By Nzeemin [CC BY-SA 3.0 (http://creativecommons.org/licenses/by-sa/3.0)], via Wikimedia Commons
AEOI, FATCA, CRS and BEPS,not to mention the OECD and the IMF are impacting you in ways they never have before. It is a fair bet that the almost daily changes that are occurring in the banking world today have most people who read this column behind the curve. When that happens to us we tend to fall back on old patterns of thinking. That’s not because of some innate character flaw but because that’s one of the ways the body conserves energy.
Thinking is hard work and your brain is predisposed to be lazy. This is one of those times that you need to give it a swift kick in the behind, so to speak. Old patterns of thinking can end up being very costly to you.
“My life is just fine,” your brain thinks, “I don’t need to be thinking about my bank accounts. It’s just too bothersome and things are going okay.”
A cow’s brain is thinking the same way the day before it heads to the slaughter-house. Life is pleasant until it suddenly isn’t.
Behind the Scenes of AEOI
Virtually every country is in some degree of financial trouble. Misspending, greying populations and crafty citizens are just three of the many causes. When politicians have a problem, their first reaction is to reach for the chequebook but often these days the bank account is overdrawn. Because they want to be re-elected, politicians will do almost anything before they raise taxes. So they cast around for ways to get money without raising tax rates.
A few years ago the search for taxes led the U.S. to implement FATCA to make it hard for its citizens to hide untaxed money abroad. OECD politicians said “Hey! What a great idea!” and so they came up with a similar plan for their own citizens called the Automatic Exchange of Information (AEOI).
FATCA is born
When the U.S. was trying to implement its early form of international tax reporting the project was an utter failure. Governments refused to co-operate as they all saw an advantage for their banks if they just stuck with the old ways. So the U.S. strong-armed individual banks. “Co-operate with us,” they said, “or you’ll never be able to transfer money or deal in dollars again!”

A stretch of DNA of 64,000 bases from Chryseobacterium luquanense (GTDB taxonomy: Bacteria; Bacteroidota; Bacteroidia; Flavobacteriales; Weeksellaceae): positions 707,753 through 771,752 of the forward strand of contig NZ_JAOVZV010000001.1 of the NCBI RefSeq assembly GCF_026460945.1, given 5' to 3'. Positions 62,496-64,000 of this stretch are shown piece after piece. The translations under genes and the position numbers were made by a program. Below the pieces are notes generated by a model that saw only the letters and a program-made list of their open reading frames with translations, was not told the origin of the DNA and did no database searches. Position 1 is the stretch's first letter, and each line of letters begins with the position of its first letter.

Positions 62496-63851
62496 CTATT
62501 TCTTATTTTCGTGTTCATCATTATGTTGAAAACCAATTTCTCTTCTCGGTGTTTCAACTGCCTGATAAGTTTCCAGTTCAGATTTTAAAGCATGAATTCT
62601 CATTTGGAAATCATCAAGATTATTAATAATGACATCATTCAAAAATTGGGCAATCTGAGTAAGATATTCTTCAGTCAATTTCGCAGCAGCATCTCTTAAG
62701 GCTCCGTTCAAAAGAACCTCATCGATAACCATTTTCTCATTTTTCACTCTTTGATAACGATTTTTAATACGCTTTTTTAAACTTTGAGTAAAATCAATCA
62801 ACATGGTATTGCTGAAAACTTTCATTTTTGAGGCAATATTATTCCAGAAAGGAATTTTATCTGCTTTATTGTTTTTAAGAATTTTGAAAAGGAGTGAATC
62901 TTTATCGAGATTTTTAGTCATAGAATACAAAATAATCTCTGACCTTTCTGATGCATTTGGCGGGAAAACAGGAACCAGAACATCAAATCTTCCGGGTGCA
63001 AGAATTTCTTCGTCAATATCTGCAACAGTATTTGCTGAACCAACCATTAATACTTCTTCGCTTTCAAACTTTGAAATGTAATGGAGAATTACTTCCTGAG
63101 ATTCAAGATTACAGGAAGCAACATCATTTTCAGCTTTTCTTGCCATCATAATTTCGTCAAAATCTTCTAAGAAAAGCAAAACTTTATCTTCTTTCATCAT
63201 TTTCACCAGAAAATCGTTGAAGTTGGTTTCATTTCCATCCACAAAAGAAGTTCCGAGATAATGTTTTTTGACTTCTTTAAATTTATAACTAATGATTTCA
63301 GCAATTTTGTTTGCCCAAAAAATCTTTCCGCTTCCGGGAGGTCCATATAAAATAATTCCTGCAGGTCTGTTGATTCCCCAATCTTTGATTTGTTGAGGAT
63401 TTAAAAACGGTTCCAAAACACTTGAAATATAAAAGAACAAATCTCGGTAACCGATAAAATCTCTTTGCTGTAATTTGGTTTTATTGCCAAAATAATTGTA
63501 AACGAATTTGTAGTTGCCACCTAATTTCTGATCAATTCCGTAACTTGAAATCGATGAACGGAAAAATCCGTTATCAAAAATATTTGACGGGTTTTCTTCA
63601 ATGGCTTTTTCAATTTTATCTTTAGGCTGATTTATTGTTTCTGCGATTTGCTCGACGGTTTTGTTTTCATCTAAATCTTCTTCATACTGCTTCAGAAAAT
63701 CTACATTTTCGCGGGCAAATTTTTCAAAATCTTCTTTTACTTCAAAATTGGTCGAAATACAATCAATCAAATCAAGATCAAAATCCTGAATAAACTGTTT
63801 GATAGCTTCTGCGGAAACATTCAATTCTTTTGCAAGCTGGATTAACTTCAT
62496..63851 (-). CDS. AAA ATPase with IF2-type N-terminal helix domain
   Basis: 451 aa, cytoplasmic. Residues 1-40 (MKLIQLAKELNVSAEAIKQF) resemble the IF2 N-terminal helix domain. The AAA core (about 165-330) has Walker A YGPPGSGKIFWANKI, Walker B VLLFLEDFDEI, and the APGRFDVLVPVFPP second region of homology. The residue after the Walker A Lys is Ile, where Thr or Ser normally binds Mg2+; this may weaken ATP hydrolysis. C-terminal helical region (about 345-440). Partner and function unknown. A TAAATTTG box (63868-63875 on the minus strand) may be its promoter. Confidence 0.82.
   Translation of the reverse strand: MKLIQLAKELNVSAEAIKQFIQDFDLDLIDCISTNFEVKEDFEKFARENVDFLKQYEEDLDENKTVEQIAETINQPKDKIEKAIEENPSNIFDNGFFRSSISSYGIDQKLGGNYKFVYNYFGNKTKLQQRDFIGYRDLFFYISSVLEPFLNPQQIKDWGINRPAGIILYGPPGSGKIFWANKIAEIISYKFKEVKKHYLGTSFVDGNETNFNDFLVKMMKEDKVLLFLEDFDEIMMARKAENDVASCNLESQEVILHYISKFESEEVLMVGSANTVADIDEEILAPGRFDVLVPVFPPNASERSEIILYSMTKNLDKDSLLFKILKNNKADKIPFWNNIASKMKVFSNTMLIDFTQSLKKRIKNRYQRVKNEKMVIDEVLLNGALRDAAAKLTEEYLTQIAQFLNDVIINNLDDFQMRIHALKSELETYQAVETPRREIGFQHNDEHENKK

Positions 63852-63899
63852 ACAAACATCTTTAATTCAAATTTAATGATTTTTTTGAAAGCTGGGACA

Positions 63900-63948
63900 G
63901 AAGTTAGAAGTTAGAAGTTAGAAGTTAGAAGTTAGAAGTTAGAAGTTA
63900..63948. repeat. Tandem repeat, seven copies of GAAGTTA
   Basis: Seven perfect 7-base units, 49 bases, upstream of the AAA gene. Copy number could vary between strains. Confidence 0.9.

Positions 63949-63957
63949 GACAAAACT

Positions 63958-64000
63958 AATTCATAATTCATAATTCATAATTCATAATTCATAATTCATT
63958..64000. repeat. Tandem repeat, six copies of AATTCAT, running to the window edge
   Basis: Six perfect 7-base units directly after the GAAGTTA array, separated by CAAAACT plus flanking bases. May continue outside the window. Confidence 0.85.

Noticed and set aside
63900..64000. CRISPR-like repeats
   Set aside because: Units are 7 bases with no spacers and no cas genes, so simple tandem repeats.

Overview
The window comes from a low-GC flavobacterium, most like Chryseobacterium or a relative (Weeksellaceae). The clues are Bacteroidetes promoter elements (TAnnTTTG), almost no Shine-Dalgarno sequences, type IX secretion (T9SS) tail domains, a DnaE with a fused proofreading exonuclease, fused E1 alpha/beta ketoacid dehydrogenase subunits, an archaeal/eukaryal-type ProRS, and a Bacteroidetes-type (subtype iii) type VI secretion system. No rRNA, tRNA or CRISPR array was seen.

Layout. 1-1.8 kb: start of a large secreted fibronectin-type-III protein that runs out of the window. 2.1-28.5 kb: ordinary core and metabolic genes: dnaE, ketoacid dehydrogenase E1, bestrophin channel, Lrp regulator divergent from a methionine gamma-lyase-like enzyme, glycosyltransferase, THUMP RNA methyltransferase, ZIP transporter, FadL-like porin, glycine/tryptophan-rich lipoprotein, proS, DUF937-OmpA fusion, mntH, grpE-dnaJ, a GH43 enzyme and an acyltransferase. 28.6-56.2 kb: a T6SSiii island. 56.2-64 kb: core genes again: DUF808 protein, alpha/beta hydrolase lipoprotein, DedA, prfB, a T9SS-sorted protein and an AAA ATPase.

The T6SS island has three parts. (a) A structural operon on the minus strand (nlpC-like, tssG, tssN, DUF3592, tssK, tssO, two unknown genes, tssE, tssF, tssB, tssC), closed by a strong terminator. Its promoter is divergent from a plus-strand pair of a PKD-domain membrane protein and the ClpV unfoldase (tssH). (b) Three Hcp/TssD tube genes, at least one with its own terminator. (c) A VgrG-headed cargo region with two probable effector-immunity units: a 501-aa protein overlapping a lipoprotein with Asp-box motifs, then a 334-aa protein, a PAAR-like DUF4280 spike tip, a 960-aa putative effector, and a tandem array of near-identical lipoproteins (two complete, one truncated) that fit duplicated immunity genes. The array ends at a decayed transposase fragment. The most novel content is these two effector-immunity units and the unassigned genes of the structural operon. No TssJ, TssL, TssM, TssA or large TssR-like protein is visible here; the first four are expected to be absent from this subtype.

Unsurprisingly, the banks all stood up, saluted and cheerily waved their little American Flags. It didn’t really matter, they thought, it was only the American taxpayers who were in trouble. Sell them out and everything else will be just fine.
That fine state lasted only a couple of years when all the other industrialised countries realised that they could do it too. So they came up with AEOI which, because of the number of nations backing it, is a really big deal. Nearly every country that matters is moving quickly down the road to implementation. By the end of 2019, the world is going to be a very inhospitable place for those who want to minimise their taxes or keep their wealth out of the hands of distant relatives, Even those who simply want to do business efficiently and economically now find their jobs more difficult.
Not every country is one where you want to put your money… exchange rates are volatile, governments are fickle and bank staff are unhelpful. And as for the safety of the banks themselves, well that’s a whole story unto itself. There are plenty of offshore banks that take your money and charge you for the privilege. Then they take most of it and invest it, keeping the profits for themselves.
There is no bank authority worth the name to tell you how safe those banks are. Their countries have joined AEOI so they will report your balances and deposits to whatever country you are a tax resident of.
Surprisingly, though, the country that kicked this off, the United States, may now be the best place to put your money. It already has FATCA in place and has no need to participate in AEOI to collect its taxes. It has states that provide a fair level of privacy and its banking regulation is among the world’s best.
For the moment Singapore has advantages like the U.S. Its banks are among the worlds strongest and the MAS is one of the world’s most stringent regulators. For the present, Singapore is slow-walking its participation in AEOI and may ultimately have little more than token participation.
We have taken the time to do a financial and jurisdictional analysis of a number of banks around the world. Contact us for our recommendations and assistance.